To gauge the future of London offices we must first appraise where we stand currently.
Rolling 12-month take-up stands at 10.2m sq ft – the lowest it has been in four years – as the market starts to decelerate, feeling the occupational impact of the announcement of the EU referendum and, thereafter, the fall-out from the result.
Deal volumes remain strong but companies’ shrinkage of space requirement means that high activity within the market does not represent the corresponding take-up levels that we would traditionally expect from more than 300 individual transactions.
This has meant that central London office availability rate has drifted outwards to 6.9%, eroding the scarcity that had built up during the years of plenty.
Our forecast for the future development pipeline is that upwards of 14m sq ft will complete by early 2019, and whilst this new space is welcome in terms of renewing London’s occupational offer, it now comes at an inflection point for the market as a whole and will have a noticeable knock-on impact on rental dynamics therein.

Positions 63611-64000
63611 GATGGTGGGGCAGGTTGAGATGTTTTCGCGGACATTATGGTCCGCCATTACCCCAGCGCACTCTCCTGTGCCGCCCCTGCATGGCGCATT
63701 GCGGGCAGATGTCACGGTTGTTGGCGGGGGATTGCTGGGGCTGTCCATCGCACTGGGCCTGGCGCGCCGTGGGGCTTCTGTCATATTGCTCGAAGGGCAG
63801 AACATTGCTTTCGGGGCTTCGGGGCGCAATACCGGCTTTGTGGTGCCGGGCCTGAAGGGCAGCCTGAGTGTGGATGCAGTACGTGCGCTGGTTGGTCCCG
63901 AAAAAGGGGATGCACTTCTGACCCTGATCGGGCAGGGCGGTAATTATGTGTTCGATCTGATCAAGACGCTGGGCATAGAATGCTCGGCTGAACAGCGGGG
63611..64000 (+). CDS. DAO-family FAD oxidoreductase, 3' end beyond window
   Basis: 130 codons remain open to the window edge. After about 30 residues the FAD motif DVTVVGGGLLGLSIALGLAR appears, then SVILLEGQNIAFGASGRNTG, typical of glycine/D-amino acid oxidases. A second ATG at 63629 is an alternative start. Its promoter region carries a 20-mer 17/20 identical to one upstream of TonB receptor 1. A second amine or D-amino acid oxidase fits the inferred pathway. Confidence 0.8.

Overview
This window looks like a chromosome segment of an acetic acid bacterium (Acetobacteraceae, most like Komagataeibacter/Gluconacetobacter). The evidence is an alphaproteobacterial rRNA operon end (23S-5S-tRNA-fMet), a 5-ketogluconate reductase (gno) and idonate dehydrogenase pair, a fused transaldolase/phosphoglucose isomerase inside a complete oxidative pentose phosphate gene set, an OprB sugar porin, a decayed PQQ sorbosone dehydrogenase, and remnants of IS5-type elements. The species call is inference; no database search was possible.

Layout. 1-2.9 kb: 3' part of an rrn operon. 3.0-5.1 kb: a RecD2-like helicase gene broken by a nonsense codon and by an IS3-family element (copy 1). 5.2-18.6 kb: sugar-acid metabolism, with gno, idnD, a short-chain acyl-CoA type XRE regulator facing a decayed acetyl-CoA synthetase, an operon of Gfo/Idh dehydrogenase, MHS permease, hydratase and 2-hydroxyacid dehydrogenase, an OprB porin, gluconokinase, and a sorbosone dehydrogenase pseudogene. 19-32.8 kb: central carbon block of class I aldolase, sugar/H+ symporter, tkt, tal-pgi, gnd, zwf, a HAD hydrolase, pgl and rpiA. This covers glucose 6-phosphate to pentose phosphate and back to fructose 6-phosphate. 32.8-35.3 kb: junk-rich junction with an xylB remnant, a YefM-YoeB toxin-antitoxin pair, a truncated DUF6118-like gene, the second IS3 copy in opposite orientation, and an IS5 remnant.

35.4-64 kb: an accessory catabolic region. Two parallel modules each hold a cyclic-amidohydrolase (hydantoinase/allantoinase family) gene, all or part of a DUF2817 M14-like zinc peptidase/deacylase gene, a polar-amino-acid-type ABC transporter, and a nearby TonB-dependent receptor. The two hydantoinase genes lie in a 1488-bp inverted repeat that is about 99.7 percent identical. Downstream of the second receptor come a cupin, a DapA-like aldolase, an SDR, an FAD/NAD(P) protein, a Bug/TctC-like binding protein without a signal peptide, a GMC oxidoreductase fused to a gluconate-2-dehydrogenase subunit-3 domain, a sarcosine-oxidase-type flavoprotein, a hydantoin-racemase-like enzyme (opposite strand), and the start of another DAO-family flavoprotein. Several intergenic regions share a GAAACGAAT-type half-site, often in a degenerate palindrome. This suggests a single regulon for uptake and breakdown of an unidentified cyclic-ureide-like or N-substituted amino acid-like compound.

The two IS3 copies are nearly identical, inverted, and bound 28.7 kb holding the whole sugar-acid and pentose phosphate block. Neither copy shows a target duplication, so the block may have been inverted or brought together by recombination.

Critically, conversions from office space continue apace and our view is that we will continue to see more of these come through in the medium term.
Almost 500 buildings are up for lease break or expiry in their entirety before 2023, with a further 1,500 premises holding some space that will be the subject of an occupiers’ review in that same period.
What is therefore likely in the medium term is that a good number of landlords are either going to find themselves needing to fill office space in a market moving towards a material space surplus, or seeking to convert their premises to alternative use types in order to realise value.
London Offices: How bright is the future?